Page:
In "Arabs and the Holocaust" Gilbert Achcar (co-debator with Noam Chomsky in Perilous Power) has cut through many of the myths, exaggerations, and down right nonsense that surrounds the debate about Arab attitudes towards Nazi Germany and the persecution and eventual genocide of European Jews between 1933 and 1945.
Much of the writing on this subject by supporters of Israel focuses on those Arabs who dallied at one or another rhetorical level with Facism, or on those such as the pernicious buffoon Amin al-Husseini, the British declared Grand Mufti of Jerusalem, who spent the War in Rome and Berlin, and whose importance as a historical figure is entirely disproportionate to the enormous literature on him, including one encyclopaedia of the Holocaust where his entry is second to, and only marginally shorter than, that of Hitler. Achcar doesn't avoid these issues and writes critically on them, but keeps his sense of proportion and puts them into their historical context.
He also covers the bigger picture on Arab attitudes to the Nazis in general, and the persecution of Jews by the Nazi regime in particular. Within a number of broad categories (Marxist, Liberal, Nationalist and Religious) he identifies a substantial amount of writing that is highly critical of the Nazi Regime. For Marxists this was complete, with the exception of the political gymnastics required for the Ribbentrop-Molotov pact of August 1939 to June 1941, and even then there were a number of Arab Marxists who were deeply critical of that development. Again, for Liberals who were sympathetic to Western secular values, though critical of their imperialist practices, the hostility and critical attitude to the Nazi Regime was almost total. The attitudes of the religious and nationalistic Arabs covered a broader spectrum, from hostility to sympathy. For the Palestinians who were on the sharp end of the Zionists quest for land to build the Jewish State, the reaction was not surprisingly - but again far from uniform - more sympathetic to the Nazis anti-Semitism.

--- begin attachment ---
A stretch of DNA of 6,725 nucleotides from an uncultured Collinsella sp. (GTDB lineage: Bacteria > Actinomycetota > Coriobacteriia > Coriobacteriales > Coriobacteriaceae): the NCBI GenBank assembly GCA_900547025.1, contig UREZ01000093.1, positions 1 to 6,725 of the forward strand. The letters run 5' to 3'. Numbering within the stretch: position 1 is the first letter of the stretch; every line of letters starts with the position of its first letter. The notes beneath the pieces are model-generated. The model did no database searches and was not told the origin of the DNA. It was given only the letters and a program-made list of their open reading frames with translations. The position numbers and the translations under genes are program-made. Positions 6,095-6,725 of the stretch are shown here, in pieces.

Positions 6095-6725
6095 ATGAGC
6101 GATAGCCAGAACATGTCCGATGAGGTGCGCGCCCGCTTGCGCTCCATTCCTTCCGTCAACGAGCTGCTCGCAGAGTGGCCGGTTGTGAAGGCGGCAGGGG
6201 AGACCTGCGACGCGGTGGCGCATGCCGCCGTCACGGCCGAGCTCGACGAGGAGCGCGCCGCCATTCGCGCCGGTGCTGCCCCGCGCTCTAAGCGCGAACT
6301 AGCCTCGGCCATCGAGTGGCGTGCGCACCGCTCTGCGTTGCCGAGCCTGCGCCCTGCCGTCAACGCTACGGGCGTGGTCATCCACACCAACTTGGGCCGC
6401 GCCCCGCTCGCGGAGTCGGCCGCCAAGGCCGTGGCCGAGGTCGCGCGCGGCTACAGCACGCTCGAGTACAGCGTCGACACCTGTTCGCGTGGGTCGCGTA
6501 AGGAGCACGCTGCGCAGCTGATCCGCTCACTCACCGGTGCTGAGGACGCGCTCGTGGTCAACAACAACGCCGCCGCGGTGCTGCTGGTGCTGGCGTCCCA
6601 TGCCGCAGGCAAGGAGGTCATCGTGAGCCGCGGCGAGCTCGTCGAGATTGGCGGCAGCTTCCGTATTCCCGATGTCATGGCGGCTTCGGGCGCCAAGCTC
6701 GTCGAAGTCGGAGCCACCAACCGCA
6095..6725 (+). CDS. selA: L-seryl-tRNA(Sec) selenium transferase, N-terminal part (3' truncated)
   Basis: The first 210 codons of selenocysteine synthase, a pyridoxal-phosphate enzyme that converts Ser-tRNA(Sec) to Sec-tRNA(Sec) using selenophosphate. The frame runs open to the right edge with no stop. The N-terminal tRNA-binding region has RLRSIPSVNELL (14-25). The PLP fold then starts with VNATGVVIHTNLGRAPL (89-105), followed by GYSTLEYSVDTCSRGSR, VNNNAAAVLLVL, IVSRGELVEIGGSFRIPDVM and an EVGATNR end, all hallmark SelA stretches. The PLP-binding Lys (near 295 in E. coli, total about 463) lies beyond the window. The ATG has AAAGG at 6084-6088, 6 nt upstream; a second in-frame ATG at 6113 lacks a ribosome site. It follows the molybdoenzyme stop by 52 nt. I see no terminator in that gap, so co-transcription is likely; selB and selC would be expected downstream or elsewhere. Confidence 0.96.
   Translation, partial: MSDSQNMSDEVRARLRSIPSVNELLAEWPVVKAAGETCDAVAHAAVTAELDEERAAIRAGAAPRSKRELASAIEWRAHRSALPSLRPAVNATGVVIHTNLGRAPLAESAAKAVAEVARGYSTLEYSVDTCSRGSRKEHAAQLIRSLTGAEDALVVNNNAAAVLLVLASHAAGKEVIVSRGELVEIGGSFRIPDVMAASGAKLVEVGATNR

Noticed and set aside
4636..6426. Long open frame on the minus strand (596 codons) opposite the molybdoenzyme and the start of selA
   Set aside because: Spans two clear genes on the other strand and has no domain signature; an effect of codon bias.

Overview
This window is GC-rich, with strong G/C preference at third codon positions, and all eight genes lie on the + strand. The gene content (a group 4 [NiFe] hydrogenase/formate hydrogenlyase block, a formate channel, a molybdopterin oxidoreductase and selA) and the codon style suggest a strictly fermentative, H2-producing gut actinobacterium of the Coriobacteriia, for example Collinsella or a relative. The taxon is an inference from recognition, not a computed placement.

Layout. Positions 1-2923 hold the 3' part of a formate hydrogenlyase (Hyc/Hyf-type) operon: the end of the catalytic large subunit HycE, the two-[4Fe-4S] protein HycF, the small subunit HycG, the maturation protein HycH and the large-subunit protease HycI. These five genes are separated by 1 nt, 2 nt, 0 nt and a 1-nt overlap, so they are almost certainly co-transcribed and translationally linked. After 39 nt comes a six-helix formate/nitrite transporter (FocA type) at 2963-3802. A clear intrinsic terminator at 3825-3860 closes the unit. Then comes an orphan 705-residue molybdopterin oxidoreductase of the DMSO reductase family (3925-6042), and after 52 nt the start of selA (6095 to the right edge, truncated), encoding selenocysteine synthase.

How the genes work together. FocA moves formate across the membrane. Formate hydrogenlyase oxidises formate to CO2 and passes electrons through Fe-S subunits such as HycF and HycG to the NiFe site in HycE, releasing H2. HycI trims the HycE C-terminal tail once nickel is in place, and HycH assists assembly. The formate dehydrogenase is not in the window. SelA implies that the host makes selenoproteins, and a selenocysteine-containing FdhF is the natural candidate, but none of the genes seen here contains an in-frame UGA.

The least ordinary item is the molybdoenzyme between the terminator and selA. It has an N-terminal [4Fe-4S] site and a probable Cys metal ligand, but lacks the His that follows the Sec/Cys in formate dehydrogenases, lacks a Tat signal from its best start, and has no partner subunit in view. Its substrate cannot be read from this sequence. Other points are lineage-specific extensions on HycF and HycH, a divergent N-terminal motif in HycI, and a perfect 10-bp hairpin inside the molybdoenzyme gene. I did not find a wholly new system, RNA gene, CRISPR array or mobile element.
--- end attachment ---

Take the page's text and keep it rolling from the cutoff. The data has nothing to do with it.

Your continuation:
The thorny issue of Zionist-Nazi contacts is dealt with, Achcar deeming them to be tactical arrangements by the Zionists to further their cause. The issue of how Zionists dealt with the threat to Jews in Europe during the 1930's is also given some coverage, and it becomes clear that the attitudes and actions of Zionism, and it's international supporters in Europe and the US, were tilted towards their own goals rather than the saving of as many Jews as possible from the increasing horrors of the Nazi regime.
"The Arabs and the Holocaust" is a mine of information that covers much more than the issues mentioned above including the growth of Arab anti-Semitism, the actual role of Arabs in the fighting during WW2 (a tiny proportion of Arabs who fought in WW2 fought on the Axis side; 1500 Arabs ended up in concentration camps), the Zionist discourse on the Nakba, as well as pro-Zionist writings on the Arabs and Nazism. As a work of scholarship it is exceptionally clearly written despite being dense with detail. Achcars principled and impartial examination of a wide range of issues is a breath of fresh air in a field where much pernicious and partisan nonsense has all too often prevailed. A book I'd whole-heartedly recommend.